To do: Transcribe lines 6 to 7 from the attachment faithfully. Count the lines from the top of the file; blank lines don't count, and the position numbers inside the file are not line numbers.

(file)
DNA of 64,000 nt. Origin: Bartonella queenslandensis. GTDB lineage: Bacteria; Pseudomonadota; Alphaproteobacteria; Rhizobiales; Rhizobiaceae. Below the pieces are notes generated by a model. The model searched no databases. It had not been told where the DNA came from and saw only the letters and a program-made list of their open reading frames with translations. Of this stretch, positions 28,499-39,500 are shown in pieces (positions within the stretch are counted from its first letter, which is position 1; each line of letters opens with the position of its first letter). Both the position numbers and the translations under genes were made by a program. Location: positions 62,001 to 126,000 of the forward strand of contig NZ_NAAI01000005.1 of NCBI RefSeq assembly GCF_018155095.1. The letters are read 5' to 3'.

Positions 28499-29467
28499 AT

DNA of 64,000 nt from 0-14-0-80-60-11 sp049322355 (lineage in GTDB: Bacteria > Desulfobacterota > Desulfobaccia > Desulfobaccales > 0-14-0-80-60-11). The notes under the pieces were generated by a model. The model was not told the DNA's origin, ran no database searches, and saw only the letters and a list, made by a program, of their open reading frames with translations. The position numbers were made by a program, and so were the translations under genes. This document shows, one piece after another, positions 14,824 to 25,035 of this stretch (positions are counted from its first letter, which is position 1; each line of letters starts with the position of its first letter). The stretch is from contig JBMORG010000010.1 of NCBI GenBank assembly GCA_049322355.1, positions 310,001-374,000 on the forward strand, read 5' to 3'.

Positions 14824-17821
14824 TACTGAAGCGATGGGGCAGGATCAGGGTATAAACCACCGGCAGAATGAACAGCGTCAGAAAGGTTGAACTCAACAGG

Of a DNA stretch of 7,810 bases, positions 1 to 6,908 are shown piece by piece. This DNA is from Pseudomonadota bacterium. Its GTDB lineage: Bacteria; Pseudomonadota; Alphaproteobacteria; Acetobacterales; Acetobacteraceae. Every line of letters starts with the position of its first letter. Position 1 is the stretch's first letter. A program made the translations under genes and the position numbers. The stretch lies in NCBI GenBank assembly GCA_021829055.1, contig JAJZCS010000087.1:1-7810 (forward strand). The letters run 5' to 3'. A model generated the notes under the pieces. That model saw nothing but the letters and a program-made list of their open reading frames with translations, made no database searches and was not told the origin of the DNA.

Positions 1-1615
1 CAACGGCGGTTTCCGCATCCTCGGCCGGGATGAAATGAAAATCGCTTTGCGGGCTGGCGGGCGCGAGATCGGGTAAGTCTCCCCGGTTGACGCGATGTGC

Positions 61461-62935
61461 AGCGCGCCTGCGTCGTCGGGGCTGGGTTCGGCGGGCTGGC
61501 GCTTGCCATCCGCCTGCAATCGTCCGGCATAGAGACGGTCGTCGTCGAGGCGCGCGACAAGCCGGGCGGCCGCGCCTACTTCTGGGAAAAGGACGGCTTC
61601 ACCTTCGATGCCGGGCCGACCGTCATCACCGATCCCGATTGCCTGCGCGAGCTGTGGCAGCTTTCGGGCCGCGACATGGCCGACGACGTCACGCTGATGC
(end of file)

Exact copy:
14824 TACTGAAGCGATGGGGCAGGATCAGGGTATAAACCACCGGCAGAATGAACAGCGTCAGAAAGGTTGAACTCAACAGG

Of a DNA stretch of 7,810 bases, positions 1 to 6,908 are shown piece by piece. This DNA is from Pseudomonadota bacterium. Its GTDB lineage: Bacteria; Pseudomonadota; Alphaproteobacteria; Acetobacterales; Acetobacteraceae. Every line of letters starts with the position of its first letter. Position 1 is the stretch's first letter. A program made the translations under genes and the position numbers. The stretch lies in NCBI GenBank assembly GCA_021829055.1, contig JAJZCS010000087.1:1-7810 (forward strand). The letters run 5' to 3'. A model generated the notes under the pieces. That model saw nothing but the letters and a program-made list of their open reading frames with translations, made no database searches and was not told the origin of the DNA.